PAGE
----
They don’t call it the ‘silly season’ for nothing. While everyone else is letting their hair down ahead of the holiday period, it’s often feast or famine for small business owners, who might be grappling with either their busiest time of the year or their slowest.

From organising extra staffing demands, to negotiating cash flow over shut down periods, to making sure you get paid before everyone disappears for the holidays – it’s enough to make you want to take a break yourself.

Unfortunately, there’s no rest for the wicked, so here’s how you can minimise these common stresses for your business ahead of the end-of-year (EOY) period.

Negotiating cash flow strains

The simple fact of the matter is that most small businesses fail to appreciate just how hard cash flow issues can impact a business during the EOY period, explains Nick Gregory, business advisory director at Scarlett Financial.

“Retail is particularly hard hit. If you trade through the period, staff penalty rates dramatically erode your usual cash flow,” Gregory says.

“And if your business is one that closes for the period, you need to pay staff annual leave without the usual operating cash flow.”

Fortunately, Gregory says, forewarned is forearmed.

“You should definitely undertake a detailed cash flow budget exercise for the months leading into and out of year-end and be realistic with your sales and related cash collection timeframes,” he says.

Gregory adds that it’s important to understand that the cash flow drain that is caused by the EOY period will typically extend well into January and February.

“This is because your clients may be experiencing a slowdown in their own businesses, which can cause a delay in collecting your sales,” he says.

Collecting unpaid invoices

To assist with your cash flow planning, it’s vital that you start collecting on unpaid invoices now.

Some time-honoured and tested tips for getting the better of tardy debtors include:

  1. Use accounting software to send automatic overdue reminders straight away.
  2. Use friendly language on the phone and get a verbal promise to pay from the paymaster.
  3. If well overdue, consider advising the client you will lodge a default with CreditorWatch rather than pursuing legal action.
  4. Include late payment fees in your contracts with clients.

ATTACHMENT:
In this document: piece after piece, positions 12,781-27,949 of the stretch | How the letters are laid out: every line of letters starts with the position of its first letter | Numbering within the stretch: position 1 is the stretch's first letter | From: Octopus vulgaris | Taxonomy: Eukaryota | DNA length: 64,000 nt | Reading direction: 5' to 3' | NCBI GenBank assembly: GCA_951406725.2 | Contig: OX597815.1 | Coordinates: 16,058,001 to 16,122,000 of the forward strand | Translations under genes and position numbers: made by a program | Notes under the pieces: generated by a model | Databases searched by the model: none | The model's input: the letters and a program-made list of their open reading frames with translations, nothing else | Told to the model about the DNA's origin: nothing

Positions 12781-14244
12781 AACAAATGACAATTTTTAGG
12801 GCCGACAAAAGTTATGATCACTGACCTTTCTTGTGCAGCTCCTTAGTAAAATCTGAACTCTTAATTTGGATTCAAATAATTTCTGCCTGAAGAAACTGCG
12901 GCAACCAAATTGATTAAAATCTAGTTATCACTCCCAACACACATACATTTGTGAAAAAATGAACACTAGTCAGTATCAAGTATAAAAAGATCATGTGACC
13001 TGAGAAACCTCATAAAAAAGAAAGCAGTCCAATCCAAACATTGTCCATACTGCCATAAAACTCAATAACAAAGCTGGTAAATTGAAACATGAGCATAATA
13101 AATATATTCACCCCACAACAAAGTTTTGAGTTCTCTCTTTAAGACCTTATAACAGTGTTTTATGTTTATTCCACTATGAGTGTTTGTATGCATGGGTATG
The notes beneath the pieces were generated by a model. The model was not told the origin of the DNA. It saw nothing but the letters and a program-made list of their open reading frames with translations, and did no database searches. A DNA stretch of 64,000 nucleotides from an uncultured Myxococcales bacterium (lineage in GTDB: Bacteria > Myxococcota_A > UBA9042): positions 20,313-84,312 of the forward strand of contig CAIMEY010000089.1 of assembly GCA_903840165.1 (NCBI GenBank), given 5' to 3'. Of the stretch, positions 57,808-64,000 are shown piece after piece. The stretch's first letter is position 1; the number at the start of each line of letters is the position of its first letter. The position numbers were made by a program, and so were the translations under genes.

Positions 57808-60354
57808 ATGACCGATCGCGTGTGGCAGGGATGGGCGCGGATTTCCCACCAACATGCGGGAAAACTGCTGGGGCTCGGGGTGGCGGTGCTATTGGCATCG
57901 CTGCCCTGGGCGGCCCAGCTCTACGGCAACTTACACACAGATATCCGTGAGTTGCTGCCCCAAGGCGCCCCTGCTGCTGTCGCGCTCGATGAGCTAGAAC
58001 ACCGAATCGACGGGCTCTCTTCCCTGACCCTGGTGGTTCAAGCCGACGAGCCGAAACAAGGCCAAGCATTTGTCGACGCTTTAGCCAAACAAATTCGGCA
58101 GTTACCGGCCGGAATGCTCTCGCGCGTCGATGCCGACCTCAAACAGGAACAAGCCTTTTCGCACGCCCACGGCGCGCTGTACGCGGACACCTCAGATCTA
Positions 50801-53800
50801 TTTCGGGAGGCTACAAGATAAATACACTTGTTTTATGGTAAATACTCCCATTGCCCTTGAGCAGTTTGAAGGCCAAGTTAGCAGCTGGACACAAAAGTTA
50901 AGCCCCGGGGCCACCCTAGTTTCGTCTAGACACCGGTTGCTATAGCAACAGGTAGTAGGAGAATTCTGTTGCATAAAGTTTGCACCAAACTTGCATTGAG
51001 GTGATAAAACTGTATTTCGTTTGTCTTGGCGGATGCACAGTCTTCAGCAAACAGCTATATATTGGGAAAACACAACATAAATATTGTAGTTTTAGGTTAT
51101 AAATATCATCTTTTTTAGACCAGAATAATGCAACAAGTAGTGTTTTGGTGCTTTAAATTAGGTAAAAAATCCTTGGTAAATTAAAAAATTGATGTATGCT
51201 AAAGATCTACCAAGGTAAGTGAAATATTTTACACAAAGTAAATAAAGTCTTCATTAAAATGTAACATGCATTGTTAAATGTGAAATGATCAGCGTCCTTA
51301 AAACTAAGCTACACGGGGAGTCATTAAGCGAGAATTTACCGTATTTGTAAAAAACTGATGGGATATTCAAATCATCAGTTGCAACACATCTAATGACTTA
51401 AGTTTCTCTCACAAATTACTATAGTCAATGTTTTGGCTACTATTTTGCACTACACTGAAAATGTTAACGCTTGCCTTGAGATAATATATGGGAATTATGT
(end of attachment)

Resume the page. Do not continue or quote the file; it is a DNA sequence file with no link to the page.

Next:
5. Offer clients instalment plans or request an upfront deposit.

There’s no silver bullet to avoiding late payments but there is some golden advice. Here’s

In this blog post, some savvy small business veterans share their tips for chasing unpaid invoices.

Coping with extra staffing demands

If you’re a retail business, says Carli Saw, founder of HR consulting firm Strawberry Seed Consulting, you need to start prioritising your staffing arrangements pronto.

“The EOY period is a very busy time for businesses. And, unfortunately, often the easiest thing to overlook is your staff,” Saw says.

“Don’t leave it to the last minute because this will likely be a very expensive mistake.”

When looking to put on additional staff, Saw says the first thing you need to do is define exactly what role you need.

“Where most smaller companies fall down on recruitment is, they just say ‘Hey, we need staff, PM us if you’re interested’,” she says.

“But they haven’t really got a clear idea of what they can pay or the role they’re offering before they go to market, and that causes confusion and delays.”

Small business owners also need to calculate whether a casual or a part-timer on a three-month contract is more suitable for their needs.

“Casuals are more expensive per hour than a part-time or full-time employee. But you’re only rostering them week-to-week,” Saw says.

“So if things do get quiet, you can reduce their hours, or if it gets busy, you can offer them an increase in hours.”

Recruiting staff without the expense

Saw adds that recruiting new staff doesn’t need to cost you hundreds of dollars on recruitment platforms such as SEEK, either.

In fact, she suggests posting jobs on Facebook, in relevant local community groups.

“There are a lot of job boards on Facebook that won’t cost you anything. You can even do promoted posts for a very low fee and target specific demographics,” she says.

To stay open or closed on public holidays

Another big financial decision you’ll have to make in the lead up to the EOY period is choosing what public holidays to stay open for, and what public holidays you’ll be pulling down the shutters for.

To assist you in your decision, we’ve created this handy infographic, which runs you through some of the costs and benefits to keep in mind.